Fortunately, new tools are emerging to provide organizations with real-time sentiment and employee feedback. A new breed of vendors offers pulse survey tools, employee sentiment management tools, culture assessment tools, and real-time employee monitoring tools to help leaders and supervisors rapidly assess when engagement is high and when problems are arising. These new tools make it possible for organizations to monitor employee sentiment with the same level of rigor and speed as they measure customer sentiment.

Predictive analytics is here and now

 If HR is to prove itself as a strategic partner, it must make use of the tools at its disposal. The best HR functions are already showing that they can provide genuine insight that helps businesses make better decisions, through their use of predictive analytics. But this must be analytics to support the business, and not just data for data’s sake. Too many organizations are limiting their use of HR data to describe what has already happened (points 2 and 3 on the curve), rather than using analytics to predict what might happen and find ways to address the problem. The excuses often put forward by HR professionals who have moved slowly on analytics – such that HR is not mature enough for predictive analytics, or doesn’t capture enough data to do predictive modeling – no longer apply. Predictive modeling is about testing hypotheses with relevant historic data, and is about the quality of that data rather than its quantity. HR is relatively new to data analytics; as a function it lacks statisticians, analysts and data visualization experts. HR analytics is about telling the story, rather than focusing on the numbers – business leaders aren’t looking for a statement of fact, they need the ‘so what?’ We’ve warned repeatedly that HR needs to act if it is to become a true strategic partner – the window of opportunity for HR professionals is closing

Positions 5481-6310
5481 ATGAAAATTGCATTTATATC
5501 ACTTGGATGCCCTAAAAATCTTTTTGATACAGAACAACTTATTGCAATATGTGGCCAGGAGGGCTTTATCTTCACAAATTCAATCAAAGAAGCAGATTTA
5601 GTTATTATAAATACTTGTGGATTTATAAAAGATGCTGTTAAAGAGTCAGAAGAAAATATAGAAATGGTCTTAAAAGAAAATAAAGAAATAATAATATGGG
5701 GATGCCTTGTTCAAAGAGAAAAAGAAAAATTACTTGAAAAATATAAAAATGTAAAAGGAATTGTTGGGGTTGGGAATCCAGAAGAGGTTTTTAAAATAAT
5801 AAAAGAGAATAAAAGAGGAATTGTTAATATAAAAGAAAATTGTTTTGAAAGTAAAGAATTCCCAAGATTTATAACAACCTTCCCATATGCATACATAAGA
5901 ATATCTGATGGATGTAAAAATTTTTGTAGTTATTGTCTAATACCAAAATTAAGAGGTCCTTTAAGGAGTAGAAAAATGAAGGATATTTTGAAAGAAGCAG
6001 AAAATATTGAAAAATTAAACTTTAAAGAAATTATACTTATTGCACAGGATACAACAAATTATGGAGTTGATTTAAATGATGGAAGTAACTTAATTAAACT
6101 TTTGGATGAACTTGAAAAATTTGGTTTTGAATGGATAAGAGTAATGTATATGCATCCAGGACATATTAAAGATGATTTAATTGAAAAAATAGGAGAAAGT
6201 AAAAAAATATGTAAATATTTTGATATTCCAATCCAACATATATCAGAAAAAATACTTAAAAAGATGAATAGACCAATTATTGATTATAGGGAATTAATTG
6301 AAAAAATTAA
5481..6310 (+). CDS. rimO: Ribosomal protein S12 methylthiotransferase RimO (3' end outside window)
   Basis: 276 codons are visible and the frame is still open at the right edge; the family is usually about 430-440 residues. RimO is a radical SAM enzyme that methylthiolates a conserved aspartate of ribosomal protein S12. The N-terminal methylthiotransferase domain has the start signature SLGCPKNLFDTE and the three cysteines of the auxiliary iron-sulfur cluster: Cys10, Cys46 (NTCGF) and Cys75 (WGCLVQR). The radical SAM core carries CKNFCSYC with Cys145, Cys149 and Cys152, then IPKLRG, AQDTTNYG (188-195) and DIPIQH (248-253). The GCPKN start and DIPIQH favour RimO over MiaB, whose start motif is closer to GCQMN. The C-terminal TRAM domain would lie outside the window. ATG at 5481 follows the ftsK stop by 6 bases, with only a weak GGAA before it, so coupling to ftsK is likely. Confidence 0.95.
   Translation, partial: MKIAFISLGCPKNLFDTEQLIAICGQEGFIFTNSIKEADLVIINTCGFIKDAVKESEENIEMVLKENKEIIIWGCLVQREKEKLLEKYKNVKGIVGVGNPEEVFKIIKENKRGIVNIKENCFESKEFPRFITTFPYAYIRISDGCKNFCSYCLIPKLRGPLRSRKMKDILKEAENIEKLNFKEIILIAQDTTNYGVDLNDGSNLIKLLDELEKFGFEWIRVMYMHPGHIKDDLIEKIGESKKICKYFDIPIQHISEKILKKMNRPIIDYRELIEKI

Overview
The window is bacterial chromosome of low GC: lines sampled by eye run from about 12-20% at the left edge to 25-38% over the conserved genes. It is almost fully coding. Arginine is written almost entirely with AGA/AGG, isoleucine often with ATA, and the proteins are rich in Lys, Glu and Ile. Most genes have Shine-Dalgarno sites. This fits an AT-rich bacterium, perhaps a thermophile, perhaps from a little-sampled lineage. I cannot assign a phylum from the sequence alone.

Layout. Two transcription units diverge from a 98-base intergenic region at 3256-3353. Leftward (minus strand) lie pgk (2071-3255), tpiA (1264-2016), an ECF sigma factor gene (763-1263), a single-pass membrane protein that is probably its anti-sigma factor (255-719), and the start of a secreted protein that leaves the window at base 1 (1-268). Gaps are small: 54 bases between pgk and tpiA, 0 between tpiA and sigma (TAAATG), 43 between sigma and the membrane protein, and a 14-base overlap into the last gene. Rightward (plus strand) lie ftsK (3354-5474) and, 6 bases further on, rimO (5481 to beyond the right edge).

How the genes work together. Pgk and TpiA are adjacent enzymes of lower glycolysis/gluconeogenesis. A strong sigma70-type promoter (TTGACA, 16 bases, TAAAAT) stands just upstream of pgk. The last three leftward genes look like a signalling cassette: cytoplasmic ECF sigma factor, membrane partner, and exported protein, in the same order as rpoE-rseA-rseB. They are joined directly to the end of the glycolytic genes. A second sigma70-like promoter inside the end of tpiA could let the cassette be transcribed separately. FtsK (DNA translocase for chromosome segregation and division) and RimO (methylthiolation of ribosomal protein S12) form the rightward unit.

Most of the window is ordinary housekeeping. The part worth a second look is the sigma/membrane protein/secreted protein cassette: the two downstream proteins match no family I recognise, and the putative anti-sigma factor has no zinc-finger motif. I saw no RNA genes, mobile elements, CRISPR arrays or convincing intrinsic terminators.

A Makeover is Necessary
Several factors are converging that should make reinventing HR a critical priority for companies around the world.
• CEOs and other senior executives are more worried about talent than ever before. Eighty-seven percent of our respondents are deeply concerned about culture and employee engagement, 86 percent about their leadership pipeline, and 80 percent about workforce capabilities. At the same time, 80 percent of survey respondents believe their company’s HR skills—or lack of skills—are a significant issue.
• Many organizations are moving to a global business services model, and back-office functions and systems are transitioning to cloud technology. HR is often at the fore- front of this transition. As a result, the HR function has an opportunity to play a leading role in defining the scope of retained functional roles such as business partners and centers of excellence.
• The newer HR technology platforms now offer integrated systems and more access to data, including analytics and assessment science. Employee self-service is now a reality, all but eliminating the need for HR generalists. Yet HR continues to struggle to optimize analytics.
• A highly competitive global talent market has shifted power into the hands of employees, forcing HR to redesign programs in the face of a much more demanding workforce.
• Traditional HR practices such as performance management and leader-
ship and development are undergoing radical change, forcing HR to throw away the old playbook and deliver more innovative solutions.
It all starts with the Senior HR Leader
In this era of rapid business change, the role of the CHRO becomes radically different and more demanding than ever. Today’s CHRO must be innovative and business-savvy and be able to stand toe to toe with the CEO. At the same time, a CHRO must know how to bring the HR team together and help it evolve into a more distributed, business-integrated function. CHROs must also be comfortable adopting and embracing technology and analytics, which are integral to HR’s future success.
One sign that many organizations are expecting something fundamentally different from HR is that they are bringing in a fundamentally different kind of executive as CHRO. Research shows that nearly 40 percent of new CHROs now come from the business, not from HR. At Liberty Mutual, for instance, the chief talent and enterprise services officer, Melanie Foley, previously served as executive vice president of distribution at Liberty Personal Markets.